Labbe's study involved five healthy subjects who conducted the "Tyler Twist" exercise while being analyzed by EMG test equipment. Data was collected from the wrist flexors (flexor carpi ulnaris and flexor carpiradialis) and extensors (extensor carpiulnaris and extensor carpi radialis). An inclinometer was also placed on the dorsum of the hand to measure range of motion (ROM) of the wrist during the exercise. Each study participant used the red (light resistance) FlexBar and performed five repetitions. The resulting EMG activity reports indicated that the success of the exercise could be due to its ability to activate and strengthen the extensors.
"EMG studies make clinicians aware of muscle activity so that diagnosis-specific exercises, such as this one, can be developed and utilized in treatment, including exercises that may reduce the patients dependency on pharmaceuticals or eliminate the need for surgery," commented Labbe. "While our EMG study suggests that the FlexBar exercise is doing exactly what it needs to do to be successful in treating tennis elbow, we need to replicate this pilot study on actual patients with tennis elbow."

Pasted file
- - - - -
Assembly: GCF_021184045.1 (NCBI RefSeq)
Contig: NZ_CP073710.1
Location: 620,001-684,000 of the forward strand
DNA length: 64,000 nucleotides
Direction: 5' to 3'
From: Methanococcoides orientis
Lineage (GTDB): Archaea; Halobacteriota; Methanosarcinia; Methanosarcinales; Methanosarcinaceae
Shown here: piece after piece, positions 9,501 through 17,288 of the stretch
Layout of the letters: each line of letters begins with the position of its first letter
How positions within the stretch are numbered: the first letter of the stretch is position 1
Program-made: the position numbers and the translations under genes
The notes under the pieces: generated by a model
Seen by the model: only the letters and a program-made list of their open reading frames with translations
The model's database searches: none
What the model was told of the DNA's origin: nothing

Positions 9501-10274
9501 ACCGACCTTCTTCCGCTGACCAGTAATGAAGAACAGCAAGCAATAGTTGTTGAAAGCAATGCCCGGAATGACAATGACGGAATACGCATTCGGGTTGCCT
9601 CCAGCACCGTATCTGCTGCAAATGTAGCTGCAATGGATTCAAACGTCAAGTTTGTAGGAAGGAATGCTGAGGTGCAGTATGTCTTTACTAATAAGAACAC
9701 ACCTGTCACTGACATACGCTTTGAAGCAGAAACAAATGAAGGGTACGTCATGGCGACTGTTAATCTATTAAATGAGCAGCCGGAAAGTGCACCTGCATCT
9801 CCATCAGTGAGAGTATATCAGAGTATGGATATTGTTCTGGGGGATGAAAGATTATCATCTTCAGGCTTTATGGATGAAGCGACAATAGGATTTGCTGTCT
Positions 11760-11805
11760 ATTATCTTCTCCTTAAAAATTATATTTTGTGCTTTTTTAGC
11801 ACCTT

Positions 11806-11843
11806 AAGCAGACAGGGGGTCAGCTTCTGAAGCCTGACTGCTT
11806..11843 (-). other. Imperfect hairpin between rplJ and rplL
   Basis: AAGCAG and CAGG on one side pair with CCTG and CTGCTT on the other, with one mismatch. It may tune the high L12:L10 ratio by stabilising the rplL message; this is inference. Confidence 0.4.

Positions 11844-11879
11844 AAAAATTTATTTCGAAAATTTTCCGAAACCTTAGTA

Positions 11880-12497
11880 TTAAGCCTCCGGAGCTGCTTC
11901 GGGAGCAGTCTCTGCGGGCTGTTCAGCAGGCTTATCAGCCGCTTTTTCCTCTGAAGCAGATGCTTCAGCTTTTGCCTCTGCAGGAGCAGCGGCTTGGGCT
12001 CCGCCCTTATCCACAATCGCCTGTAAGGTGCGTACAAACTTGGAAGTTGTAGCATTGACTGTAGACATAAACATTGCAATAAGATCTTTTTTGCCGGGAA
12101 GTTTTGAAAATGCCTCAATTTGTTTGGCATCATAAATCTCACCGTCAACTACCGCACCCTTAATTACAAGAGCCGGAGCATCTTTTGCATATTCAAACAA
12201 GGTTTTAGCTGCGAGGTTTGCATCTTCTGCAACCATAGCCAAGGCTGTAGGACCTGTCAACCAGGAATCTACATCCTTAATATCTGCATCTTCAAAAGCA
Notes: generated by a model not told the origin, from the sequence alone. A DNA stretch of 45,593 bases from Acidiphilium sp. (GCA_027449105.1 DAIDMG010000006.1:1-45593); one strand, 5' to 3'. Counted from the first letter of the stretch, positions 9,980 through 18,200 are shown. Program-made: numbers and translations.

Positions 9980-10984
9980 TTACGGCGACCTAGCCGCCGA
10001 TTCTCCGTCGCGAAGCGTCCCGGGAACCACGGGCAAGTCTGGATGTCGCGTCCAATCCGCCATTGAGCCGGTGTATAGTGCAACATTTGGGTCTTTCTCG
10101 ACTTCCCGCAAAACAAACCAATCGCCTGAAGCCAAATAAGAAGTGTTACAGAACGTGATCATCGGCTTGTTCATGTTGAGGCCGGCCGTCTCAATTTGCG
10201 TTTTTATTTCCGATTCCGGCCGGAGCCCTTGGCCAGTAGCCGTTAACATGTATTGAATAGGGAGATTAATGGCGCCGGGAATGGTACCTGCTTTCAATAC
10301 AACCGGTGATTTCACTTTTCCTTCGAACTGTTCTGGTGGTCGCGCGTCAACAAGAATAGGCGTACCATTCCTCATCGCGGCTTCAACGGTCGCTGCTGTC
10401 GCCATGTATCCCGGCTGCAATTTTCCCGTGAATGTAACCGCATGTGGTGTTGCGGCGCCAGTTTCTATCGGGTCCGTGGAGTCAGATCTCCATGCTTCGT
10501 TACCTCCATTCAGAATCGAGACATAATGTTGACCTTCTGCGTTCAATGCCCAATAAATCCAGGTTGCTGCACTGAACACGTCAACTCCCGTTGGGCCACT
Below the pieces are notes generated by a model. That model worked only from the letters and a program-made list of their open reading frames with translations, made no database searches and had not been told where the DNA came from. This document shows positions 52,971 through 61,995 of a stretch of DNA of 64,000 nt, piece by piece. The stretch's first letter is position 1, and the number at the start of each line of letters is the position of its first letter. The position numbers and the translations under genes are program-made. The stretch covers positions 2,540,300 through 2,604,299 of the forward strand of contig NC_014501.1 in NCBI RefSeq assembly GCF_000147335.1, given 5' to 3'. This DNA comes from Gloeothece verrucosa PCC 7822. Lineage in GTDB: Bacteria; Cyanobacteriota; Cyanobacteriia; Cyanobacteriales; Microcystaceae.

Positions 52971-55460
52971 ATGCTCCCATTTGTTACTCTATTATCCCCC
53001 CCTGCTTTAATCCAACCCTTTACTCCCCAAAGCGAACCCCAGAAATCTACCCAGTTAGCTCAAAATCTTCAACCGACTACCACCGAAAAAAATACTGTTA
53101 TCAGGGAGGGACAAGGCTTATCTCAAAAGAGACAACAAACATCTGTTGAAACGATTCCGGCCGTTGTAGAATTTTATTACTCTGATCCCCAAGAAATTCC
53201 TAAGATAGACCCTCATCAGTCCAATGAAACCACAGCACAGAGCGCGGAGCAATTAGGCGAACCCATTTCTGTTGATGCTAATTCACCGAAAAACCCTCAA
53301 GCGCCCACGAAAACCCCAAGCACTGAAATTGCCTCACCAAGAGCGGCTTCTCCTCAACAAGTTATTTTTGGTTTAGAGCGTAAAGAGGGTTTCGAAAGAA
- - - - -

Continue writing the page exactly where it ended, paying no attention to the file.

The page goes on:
Timothy Tyler is a physical therapist in private practice in New York City, New York. He is also a Research Associate at the Nicholas Institute of Sports Medicine and Athletic Trauma at Lenox Hill Hospital. Andre Labbe, PT, MOMT, is the owner and physical therapist at A & K Physical Therapy, and regularly lectures around the world. Both Tyler and Labbe serve on the Thera-Band Research Advisory Committee (TRAC).
Performance Health / Hygenic Corporation (www.thera-band.com) provided the FlexBars for the study, but did not fund these studies. The studies and abstracts can be viewed at www.thera-bandacademy.com
Hygenic / Performance Health is a leading designer, manufacturer and marketer of a broad portfolio of products for the therapy, rehabilitation, massage, wellness and consumer retail markets. Maker of market-leading Thera-Band®, Biofreeze® and Perform® products, Performance Health / Hygenic Corporation provides evidence-based protocols, education, turn-key dispensing and pain management solutions.